Wallpaper for your desktop or tablet. Download higher resolution versions of the following photos (click any you want, fits screens up to 2560 wide): [This is a benefit for people who’ve signed up for my artist updates. I invite you to sign up, too! Learn more here.]
An experiment. Over the last few months, I’ve considered mixing photography with painting. This week, I ordered samples of photographic prints on various papers and substrates, as well as a proof of a larger print. When these arrive (should be in about 10 days), I will test them with a few media—starting with soft pastel and fixative—and see how they work together. I’m excited about this new direction! Watch for future developments.
Tips: If you too are an artist or photographer, two of my blog posts in the last month might be of interest:
Strategic Photo Posting on Social Media – Whether you’re a professional or hobbyist, you can benefit from strategic photo posting. Having clarity on what you want to be known for directs your choices, significantly improving the impression you make. read more
Benefit from Standing Back – Artists learn to take a few steps back from their work, to assess progress. Photographers benefit from this same technique, when selecting possible works to share, and when processing photos. Learn why and how you can use this technique. read more
Rejection as motivator. Last week I applied to participate in an open studio event, happening this fall. This week I received a rejection notice. The worst part is, I wouldn’t have approved my application either. I’ve let photography take precedence over painting this last year.
My takeaway? The work towards painting accomplishment needs to get back on track, so I moved some art supplies from my smaller upstairs studio into my second, much bigger studio space. Today I began putting pastel to paper, in a larger format than I’m used to, and will be experimenting with different techniques to expand my multimedia repertoire.
Appreciation. Contrary to every experience I’ve had on other social media, I adore Mastodon. In less than 6 months I’ve garnered 600+ followers, made lovely online acquaintances, seen terrific work, and learned new things. The littler pond allows one to be a bigger fish, which is good for the artist ego. Appreciation stokes creativity.
I appreciate you, too! Thanks for reading. If you’ve poked around my web site and have questions about any of my creations, want to know more about Mastodon or Glass, or have constructive feedback about my work or this newsletter, feel free to reply to this email [contact me]. It’s great that you let me keep in touch with you!
While studying for my art degree, I was taught to frequently stand at a distance to assess my work, as I was creating it. Artists benefit from stepping back, because they can see how the whole piece is evolving, rather than getting caught up in details. That’s one reason why a painter will stand at their easel, instead of sitting: standing facilitates movement back and forth. (Of course, this can apply to drawing and sculpting, too.)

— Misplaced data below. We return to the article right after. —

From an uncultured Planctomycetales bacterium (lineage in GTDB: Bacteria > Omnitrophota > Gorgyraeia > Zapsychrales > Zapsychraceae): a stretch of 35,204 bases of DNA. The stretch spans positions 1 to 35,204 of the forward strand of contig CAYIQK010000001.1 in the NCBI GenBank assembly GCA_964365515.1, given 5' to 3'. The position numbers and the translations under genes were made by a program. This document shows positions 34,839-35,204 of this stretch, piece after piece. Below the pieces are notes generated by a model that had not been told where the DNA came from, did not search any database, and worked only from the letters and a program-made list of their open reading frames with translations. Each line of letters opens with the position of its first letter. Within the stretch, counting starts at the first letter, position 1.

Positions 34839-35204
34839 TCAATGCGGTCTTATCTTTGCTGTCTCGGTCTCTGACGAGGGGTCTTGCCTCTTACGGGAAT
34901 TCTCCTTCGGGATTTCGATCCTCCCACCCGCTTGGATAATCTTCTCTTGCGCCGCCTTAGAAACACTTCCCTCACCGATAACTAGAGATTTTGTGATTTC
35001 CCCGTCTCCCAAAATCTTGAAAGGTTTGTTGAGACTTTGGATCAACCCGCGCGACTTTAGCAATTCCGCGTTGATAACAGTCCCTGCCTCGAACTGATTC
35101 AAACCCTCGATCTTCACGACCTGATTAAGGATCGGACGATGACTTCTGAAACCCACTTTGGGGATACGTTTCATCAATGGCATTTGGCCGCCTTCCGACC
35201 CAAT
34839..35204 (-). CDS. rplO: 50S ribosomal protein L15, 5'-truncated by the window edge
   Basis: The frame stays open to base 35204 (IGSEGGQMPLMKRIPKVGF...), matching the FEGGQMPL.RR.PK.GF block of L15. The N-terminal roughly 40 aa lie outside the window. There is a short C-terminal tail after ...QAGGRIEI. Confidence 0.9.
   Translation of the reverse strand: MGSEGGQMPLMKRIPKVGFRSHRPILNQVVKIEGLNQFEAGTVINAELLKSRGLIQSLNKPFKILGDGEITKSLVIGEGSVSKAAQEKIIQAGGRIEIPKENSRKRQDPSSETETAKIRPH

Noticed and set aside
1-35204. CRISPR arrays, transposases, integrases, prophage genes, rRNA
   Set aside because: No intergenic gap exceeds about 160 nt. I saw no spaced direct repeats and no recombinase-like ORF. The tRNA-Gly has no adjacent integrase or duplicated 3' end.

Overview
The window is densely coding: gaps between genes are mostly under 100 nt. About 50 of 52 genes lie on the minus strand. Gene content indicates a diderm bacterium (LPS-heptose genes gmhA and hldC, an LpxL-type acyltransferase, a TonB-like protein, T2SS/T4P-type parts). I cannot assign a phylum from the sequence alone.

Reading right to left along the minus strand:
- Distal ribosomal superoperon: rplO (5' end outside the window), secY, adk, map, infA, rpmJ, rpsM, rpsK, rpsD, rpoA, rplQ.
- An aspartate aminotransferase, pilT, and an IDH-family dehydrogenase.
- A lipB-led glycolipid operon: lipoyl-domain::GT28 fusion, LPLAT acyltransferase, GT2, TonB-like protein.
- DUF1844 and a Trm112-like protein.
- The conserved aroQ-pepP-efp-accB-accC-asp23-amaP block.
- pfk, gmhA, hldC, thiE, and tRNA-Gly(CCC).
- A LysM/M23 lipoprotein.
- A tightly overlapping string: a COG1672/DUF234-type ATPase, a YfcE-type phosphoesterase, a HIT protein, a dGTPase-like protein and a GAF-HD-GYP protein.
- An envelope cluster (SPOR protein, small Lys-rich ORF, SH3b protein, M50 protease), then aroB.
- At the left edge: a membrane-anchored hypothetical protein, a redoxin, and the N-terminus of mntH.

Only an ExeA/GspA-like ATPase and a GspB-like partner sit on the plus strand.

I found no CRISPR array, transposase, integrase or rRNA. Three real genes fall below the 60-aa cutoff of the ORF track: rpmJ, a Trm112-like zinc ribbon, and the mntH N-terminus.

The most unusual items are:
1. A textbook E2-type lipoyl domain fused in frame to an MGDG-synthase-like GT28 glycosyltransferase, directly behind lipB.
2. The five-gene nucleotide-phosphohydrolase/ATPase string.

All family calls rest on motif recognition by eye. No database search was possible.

Think about what happens when you walk into a room of an art museum or gallery. Your eyes scan the work, and you find yourself attracted to the pieces with the strongest compositions and clearest elements.
It’s the same when deciding a photo’s potential: Step. Back. In between checking for focus, either view your images at small thumbnail size, or literally roll your chair away from the monitor to get a more distant view.
The Pitfall of Not Stepping Back from Your Work
Otherwise, here’s what happens: When looking closely at a photograph—necessary to make sure it’s sharp, if nothing else—it’s easy to get caught up in the beauty or serendipity of minutia.
It goes like this…
Oh my gosh, a tiny bird flew into the landscape I was shooting, and it’s sharp, and its wings are at attractive angles. It adds something special!
… or like this …
Holy cliché, Batman, check out the dew drops on those leaves (or flower petals, or insect wings). They’re sublime!
We photographers LOVE the close-up details of our zoomed-in, giant, on-screen image. You know, that same detail that maybe nobody else will notice when the image is at thumbnail size, before they enlarge it to … medium size, and maybe still don’t see the element that was screaming beauty at you (especially if the image has been compressed).
How You’ll Benefit with Distance
To benefit from standing back, look for a strong composition, either as shot, or in processing potential. Ask yourself questions like:
Do—or will—important elements fall on the 3×3 grid lines, the rule of thirds? (If you’re breaking the rule, do so intelligently.)
Do contrasts, colors, and/or shapes keep the eye bouncing around in the photo?
Conversely, do any elements draw the eye out of the photo, never to return?
Here’s an example of the rule of thirds, color harmony, negative space and highlights:
Your Work: Small and Strong
Whether a photo is eye-catching is key. Your photo at thumbnail size must catch the viewer’s eye, or nobody’s going to enlarge it (or zoom in), to see any of the glorious details. If your photo doesn’t work at thumbnail, it’s likely not your strongest work. When a photo is muddy and the elements are rather indistinct at thumbnail size, consider whether it’s worth posting, or if you should just move on to the next.
This also applies to processing your photos. It’s a good idea to frequently step back, to see how your tweaks are affecting the overall composition.
During this process of unlocking myself as an artist, I wrote the following joyous plea to myself. In it, I remember how good it felt to be a creative child, and to be spellbound by both seeing and creating art.
A no-nonsense, straightforward guide to working safely with soft (chalk) pastels. I cut through conflicting information, draw on safety data from several pastel brands, and offer an inexpensive, highly effective solution for airborne pastel dust.